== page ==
Friday, 25 July 2008

MANAGING CONFLICTS of INTEREST at STANFORD

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MANAGING CONFLICTS OF INTEREST AT STANFORD

The case of Stanford University and Dr. Alan Schatzberg, chairman of Stanford’s department of psychiatry, continues to raise questions. You can see previous discussions here. The questions concern transparency at the academic-corporate boundary, reporting conflicts of interest to NIH, and Stanford’s “management” of a faculty member known to have a significant conflict. The conflict involves a company Dr. Schatzberg founded (Corcept Therapeutics), a drug called mifepristone that Corcept has in clinical trials for depression, and NIH-supported studies of the same drug at Stanford.

Stanford’s position is that Dr. Schatzberg “has not been involved in managing or conducting any human subjects research involving Mifepristone …” Dr. Schatzberg’s 2006 published disclaimer stated “…Dr Schatzberg played no direct role in the recruitment, assessment, or follow-up of subjects enrolled in this study. Dr Schatzberg was not directly involved in the analysis of data stemming from this research.” Stanford represented that this disclaimer applies also to earlier publications with Dr. Schatzberg as co-author.

This disclaimer is hardly credible, considering the responsibilities of NIH-funded Principal Investigators. I pointed out many of the inconsistencies before. Now there is new evidence that Dr. Schatzberg failed to maintain an arm’s-length relationship to the projects at Stanford.

In a 2008 review article, Dr. Schatzberg discussed the Stanford projects in ways that contradict the claim of an arm’s-length relationship. This article acknowledged Dr. Schatzberg’s NIH grant support at Stanford. Corcept Therapeutics was not acknowledged as a source of funding. The first concern is that, if Dr. Schatzberg’s relationship to the Stanford studies is as Stanford claimed, then he has no business publishing a NIH-supported review article that portrays his drug’s prospects in a favorable light. Hello! Is there a conflict of interest here? Review articles that assess a field and synthesize data form a crucial part of science that has to be off-limits to Dr. Schatzberg just as much as assessing patients in one of his clinical trials would be. His many favorable, even exaggerated, articles, reviews and commentaries since he founded Corcept should have come under this proscription. So much for Stanford’s “management” of the conflict. Dr. Schatzberg certainly had a role in managing the research supported by NIH at Stanford – he managed the climate of scientific opinion for his drug and he managed the tone of the NIH-supported publications from Stanford.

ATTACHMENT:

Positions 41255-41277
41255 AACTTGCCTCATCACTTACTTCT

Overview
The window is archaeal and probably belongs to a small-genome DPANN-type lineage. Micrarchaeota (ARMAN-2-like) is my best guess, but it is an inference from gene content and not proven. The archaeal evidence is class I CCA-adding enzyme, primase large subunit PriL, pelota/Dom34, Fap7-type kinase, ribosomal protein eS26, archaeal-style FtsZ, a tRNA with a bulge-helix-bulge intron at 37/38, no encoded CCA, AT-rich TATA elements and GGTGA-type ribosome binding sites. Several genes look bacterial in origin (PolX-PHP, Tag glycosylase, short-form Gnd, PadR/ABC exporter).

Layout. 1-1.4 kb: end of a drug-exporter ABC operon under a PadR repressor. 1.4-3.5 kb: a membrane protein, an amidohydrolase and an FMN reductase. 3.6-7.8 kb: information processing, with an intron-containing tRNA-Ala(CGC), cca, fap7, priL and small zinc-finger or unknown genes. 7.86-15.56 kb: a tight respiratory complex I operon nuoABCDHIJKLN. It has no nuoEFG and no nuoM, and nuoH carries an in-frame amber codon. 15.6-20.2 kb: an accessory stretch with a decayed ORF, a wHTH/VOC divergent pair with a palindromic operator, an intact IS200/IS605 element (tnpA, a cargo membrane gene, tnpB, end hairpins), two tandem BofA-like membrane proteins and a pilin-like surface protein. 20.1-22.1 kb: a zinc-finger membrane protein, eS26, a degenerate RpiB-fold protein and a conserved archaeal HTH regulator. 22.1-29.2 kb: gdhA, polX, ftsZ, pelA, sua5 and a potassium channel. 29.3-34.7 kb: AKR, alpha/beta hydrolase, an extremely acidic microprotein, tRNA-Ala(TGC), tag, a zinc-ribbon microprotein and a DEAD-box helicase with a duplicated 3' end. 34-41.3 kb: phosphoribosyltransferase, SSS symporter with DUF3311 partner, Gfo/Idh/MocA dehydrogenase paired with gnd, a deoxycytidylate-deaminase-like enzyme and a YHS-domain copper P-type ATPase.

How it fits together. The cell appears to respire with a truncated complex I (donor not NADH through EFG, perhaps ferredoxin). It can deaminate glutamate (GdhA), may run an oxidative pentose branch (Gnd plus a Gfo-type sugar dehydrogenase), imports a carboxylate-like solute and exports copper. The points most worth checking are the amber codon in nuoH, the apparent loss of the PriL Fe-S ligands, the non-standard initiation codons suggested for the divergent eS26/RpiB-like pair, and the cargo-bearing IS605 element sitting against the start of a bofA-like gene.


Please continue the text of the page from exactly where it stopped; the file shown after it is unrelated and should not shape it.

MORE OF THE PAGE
Second, Dr. Schatzberg made a claim of efficacy for his drug that differed from what was originally reported in an NIH-supported Stanford study. He claimed a 31% decrease of symptom ratings with a scale called the BPRS. The original report does not confirm that claim. From the published data tabulated in the report, the reduction of symptom severity was 20%. Readers can easily check that for themselves. So, in a current scientific review article Dr. Schatzberg deviated from the published record. He also inflated by half the efficacy estimate for his drug. Hello! Is there a conflict of interest here?

Third, this false claim indicates that Dr. Schatzberg performed and published his own reanalysis of the primary data from an NIH-funded Stanford study. He didn’t get the number 31% from the published article. Yet Stanford says he had no part in managing or conducting the research or in analyzing any data. So here we have an NIH-funded Principal Investigator, with a clear conflict of interest, who supposedly remains at arm’s length from the project, accessing the primary data files, running a new analysis himself, and publishing an exaggerated new efficacy result for his drug that does not match what he published previously as a co-author. That is inconsistent with Stanford’s defense of Dr. Schatzberg. Hello! Is there a conflict of interest here?

Fourth, in this review article Dr. Schatzberg presented the first data on mifepristone blood levels in a peer reviewed journal, along with an elaborate scientific argument for the importance of the blood level as a moderator of response. These blood level data came from Corcept’s clinical trials, but the target blood level stated by Dr. Schatzberg did not correspond to SEC filings and press releases from Corcept. The administrative issue here is how Stanford justifies the presentation and discussion of original scientific data by a Principal Investigator who is supposedly insulated from the scientific work of the project in order to avoid bias. Dr. Schatzberg’s discussion of the new data and his scientific arguments about blood levels form a crucial part of the scientific platform for his drug’s current prospects, and as such must be off limits, just as assessing patients in one of his clinical trials would be off limits under Stanford’s policy. Hello! Is there a conflict of interest here?

This current example undercuts the assertions by Stanford and Dr. Schatzberg that his conflicts of interest have been “managed” by the University. Dr. Schatzberg may not have assessed any patients in Stanford’s trials of mifepristone, but he has had the lead role in responding to scientific critiques, where he clearly was the manager. He also has had the lead role in selling the mifepristone story to the scientific community and in shaping the tone of the NIH-supported Stanford publications that Corcept relied on to raise capital. Hello! Is there a conflict of interest here? How does Stanford justify these academic-commercial boundary violations, and why does NIH not act on the known conflicts of interest? That was Senator Grassley’s question to Dr. Zerhouni today.



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